Surround yourself with good people and value them, ignore everyone else.

  • Heather March 24, 2011, 5:20 pm

    I wouldn’t say I don’t care whether or not people like me or not, but I do agree with Iain in regard to the selective company. “Liked,” IMHO, is a bit too vague. Perhaps “tolerated” is a better term. But I have found that work is more pleasant when I am pleasant, and I simply avoid unpleasant people. The older I get the more comfortable I get with being me, but part of that is becoming an adult, I reckon. I may not always like everyone, but I can tolerate just about anybody for a wee snippet of time (12 hours, MAXIMUM). I’m one of those blend-in, behind-the-scenes-people who would rather help make something awesome happen than be the center of whatever flavor of attention is boppin’ around the room. I think, too, age and maturity may have more to do with it. But what do I know? I’m only gonna be 40 in a couple months. Just keep it all on the humble and, as Iain also pointed out, hang with good people you genuinely like and who genuinely like you back and ignore everybody else. Just an opinion.

  • Boris March 24, 2011, 9:19 pm

    Great post – very honest and true for me.

    I wanted to tell you that I read “Endgame” recently on your recommendation – loved it.

  • Evan March 25, 2011, 7:20 am

    My father (a buddhist and psychiatrist) has often told me there are 3 distinct phases in life:
    Childhood: I try to be what I think others want me to be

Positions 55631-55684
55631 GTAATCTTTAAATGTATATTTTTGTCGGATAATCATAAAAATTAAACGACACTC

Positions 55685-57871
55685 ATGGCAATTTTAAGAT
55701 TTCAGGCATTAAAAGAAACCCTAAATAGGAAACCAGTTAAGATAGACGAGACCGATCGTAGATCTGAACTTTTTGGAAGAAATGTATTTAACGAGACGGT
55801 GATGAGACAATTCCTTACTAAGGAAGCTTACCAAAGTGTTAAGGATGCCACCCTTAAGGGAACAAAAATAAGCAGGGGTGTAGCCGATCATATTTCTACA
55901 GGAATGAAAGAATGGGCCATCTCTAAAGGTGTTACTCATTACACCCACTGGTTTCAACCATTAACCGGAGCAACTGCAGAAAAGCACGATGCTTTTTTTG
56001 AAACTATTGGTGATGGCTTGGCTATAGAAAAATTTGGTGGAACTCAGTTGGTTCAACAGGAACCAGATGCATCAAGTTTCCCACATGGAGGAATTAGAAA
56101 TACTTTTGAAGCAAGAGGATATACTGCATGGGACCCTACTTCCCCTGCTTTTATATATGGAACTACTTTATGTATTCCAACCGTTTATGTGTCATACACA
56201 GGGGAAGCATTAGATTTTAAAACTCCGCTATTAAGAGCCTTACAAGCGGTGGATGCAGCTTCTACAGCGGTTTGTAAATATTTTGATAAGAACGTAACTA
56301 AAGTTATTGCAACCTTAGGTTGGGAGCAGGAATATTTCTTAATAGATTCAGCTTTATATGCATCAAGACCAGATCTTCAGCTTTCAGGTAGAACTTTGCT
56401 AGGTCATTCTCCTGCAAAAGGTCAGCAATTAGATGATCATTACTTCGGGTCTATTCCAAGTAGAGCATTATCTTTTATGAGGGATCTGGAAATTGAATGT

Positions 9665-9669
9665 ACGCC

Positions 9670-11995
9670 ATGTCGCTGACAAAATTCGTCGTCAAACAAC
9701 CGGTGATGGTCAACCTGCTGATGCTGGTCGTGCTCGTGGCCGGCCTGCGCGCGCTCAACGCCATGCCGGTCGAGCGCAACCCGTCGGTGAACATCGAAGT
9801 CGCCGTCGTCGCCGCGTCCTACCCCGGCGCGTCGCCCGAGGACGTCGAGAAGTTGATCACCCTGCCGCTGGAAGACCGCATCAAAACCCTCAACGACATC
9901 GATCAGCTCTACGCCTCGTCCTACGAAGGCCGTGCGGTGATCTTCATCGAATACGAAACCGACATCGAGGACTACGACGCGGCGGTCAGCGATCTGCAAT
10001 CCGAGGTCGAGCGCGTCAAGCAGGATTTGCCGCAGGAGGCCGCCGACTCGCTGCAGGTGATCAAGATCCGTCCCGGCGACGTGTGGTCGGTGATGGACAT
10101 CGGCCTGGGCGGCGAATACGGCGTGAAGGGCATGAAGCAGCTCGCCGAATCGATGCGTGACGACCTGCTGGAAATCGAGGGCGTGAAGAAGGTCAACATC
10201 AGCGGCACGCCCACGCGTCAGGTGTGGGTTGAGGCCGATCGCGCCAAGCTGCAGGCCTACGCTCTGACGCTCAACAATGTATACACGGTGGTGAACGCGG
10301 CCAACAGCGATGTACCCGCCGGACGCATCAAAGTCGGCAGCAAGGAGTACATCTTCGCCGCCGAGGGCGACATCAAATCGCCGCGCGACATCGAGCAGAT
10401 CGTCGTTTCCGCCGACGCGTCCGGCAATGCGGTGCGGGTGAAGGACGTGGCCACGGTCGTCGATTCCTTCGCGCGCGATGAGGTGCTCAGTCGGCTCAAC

Adulthood: I try to be want I want to be
    Elderly: I become who I truly am

    Transition points are often confusing times because of the shift in perspective. The first transition is from dependence to independence (often post college, time to find a job). The second transition is from the job world to retirement.

  • Gustavo March 25, 2011, 4:28 pm

    What I have experienced is this:

    To be aware that we all, as children, were given this drug call “appreciation” and “the good opinion of others” was very liberating. It helped me to understand better why we do what we do why do we choose the clothes we wear, the car we buy, the long dreadlocks we nourish, and so on…

    It is not bad to like to be loved. The important part –I think- is this: it is wrong to depend on others to be happy, and when we are not aware of this drug, we are more vulnerable to end up acting like a robot: someone says something nice of me = I’m happy; someone disagrees = I’m sad.

  • Bryce March 26, 2011, 7:10 pm

    Josh,
    I have the same experience as you in the realm of as I get older I seem to care less than I used to. However, I have never met a compliment, kind or boisterous remark, or a pat on the back that I didn’t like. And most the time I liked them a lot!! Good post. Btw, I am outspoken! ha ha

  • Jon April 9, 2011, 7:14 pm

    I care a lot about what people think of me. But the one thing I have to remember is that I do and decide what I want .I have the confidence of taking a stand, whether you love me or hate me. Honestly, I don’t care if you hate me or don’t like me: I only care about you liking me. I’d certainly love to listen to those who don’t like me. I’ve learned to be bothered by it immensely, and then just accept it. Eventually, they start to respect me.

    Feeling respected by those who like you and don’t is integral to respecting yourself. I can learn to live with both (though I’d have more enjoyment with the former). But there are people who don’t respect you or others, and they are just dismissed from my attention and time.